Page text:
Balancing gimmicks and arguments

Tuesday, April 7th, 2009

March 21, 2007 Ed Cartoon

Last weekend, protesters at the University of California, Berkeley made headlines when 78 nudists joined them to stop a stand of oak trees from being cut down to clear space for new buildings.

The fact that they fought for their beliefs and attracted attention is commendable. It’s difficult for activists to get media coverage when they aren’t perceived to have the same credibility as the officials and scientists journalists routinely depend on.

Their efforts were successful in that they received international media attention and voiced their concerns. The university will have trouble ignoring the protest now that it has become so publicized.

However, most news stories written about the protest focused on the nude “tree-huggers” and treated the event as a colour story. The underlying issues on the effects of removing the forest weren’t given priority.

The sensationalization of such coverage perpetuates negative stereotypes of environmentalists. People fighting for environmental causes must overcome such stereotypes to avoid being dismissed as crazy hippies.

Thus, it’s questionable whether the protesters’ actions and the resulting stories brought legitimate attention to the issues at stake.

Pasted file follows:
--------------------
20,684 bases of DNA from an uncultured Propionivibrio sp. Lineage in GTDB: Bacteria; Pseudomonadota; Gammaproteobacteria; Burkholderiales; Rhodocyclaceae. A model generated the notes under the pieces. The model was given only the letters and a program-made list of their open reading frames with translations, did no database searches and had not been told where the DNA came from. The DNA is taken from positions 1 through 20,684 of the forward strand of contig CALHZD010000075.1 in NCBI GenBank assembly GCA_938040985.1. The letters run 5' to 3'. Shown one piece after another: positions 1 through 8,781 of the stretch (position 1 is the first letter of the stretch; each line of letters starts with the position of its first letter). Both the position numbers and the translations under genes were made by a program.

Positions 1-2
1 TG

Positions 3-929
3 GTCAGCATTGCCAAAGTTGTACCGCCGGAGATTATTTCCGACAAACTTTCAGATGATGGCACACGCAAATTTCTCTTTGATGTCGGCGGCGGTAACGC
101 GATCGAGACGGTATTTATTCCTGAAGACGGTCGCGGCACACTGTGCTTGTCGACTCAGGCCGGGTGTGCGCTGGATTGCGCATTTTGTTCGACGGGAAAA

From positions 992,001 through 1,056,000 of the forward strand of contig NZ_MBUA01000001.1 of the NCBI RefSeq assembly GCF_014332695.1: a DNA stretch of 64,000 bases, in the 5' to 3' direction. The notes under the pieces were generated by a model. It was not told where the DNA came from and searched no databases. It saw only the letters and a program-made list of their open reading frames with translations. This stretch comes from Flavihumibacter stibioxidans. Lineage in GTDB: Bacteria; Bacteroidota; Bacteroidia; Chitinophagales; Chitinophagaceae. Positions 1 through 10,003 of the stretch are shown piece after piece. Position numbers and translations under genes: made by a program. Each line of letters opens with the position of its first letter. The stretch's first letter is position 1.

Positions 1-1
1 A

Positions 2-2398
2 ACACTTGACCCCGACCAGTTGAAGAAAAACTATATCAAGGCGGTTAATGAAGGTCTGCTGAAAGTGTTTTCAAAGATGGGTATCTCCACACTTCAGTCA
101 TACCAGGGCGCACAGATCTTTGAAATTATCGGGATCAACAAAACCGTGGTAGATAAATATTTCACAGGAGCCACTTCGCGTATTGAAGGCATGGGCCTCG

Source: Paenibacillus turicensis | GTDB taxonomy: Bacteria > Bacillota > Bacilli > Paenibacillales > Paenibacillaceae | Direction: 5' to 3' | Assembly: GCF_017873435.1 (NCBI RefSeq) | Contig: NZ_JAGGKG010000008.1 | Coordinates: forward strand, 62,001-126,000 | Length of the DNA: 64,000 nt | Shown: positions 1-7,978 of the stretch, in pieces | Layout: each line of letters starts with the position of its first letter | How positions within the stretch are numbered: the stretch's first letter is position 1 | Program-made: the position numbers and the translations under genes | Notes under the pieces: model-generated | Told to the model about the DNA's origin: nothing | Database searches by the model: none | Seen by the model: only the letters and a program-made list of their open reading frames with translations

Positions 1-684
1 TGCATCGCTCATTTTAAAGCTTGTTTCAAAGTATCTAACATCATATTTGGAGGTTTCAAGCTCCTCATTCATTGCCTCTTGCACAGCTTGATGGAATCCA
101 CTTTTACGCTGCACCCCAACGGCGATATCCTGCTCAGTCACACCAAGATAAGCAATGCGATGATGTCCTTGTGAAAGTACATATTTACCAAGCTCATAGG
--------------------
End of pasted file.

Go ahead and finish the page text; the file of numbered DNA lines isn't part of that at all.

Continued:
However, it’s difficult to know what type of activisim, be it radical or reserved, works best in which situations. In certain cases " especially if the protesters have no other way of garnering attention and accessing the public " radicalism might be the best course of action. In other cases, extreme measures might alienate mild supporters and the public and hurt the cause.

In recent years, environmentalism has made significant strides with more moderate actions to involve previously uninformed citizens, overcome stereotypes and increase awareness and action.

At Berkeley, activists secured an injunction, delaying the deforestation until at least the trial. Looking up laws and battling in court can effect change without sensationalizing one’s cause.

Environmentalism has also been aided by visionaries like Al Gore and David Suzuki, who have voiced their plights using intelligent discussion and facts.

Regardless of whether or not they had intelligent arguments to support their protest, the Berkeley protesters and nudists might have harmed the recent progression of the environmental movement by distracting people from the important points.

We need a balance between attention-grabbing gimmicks and effective actions to work directly for change. The two can even work together so media attention attracts other individuals and resources to fight for change.

It’s also important the media doesn’t sensationalize issues and treat them like jokes or funny stories. Journalists have a responsibility to report news as objectively as possible. It’s not their role to decide how the story should be perceived.

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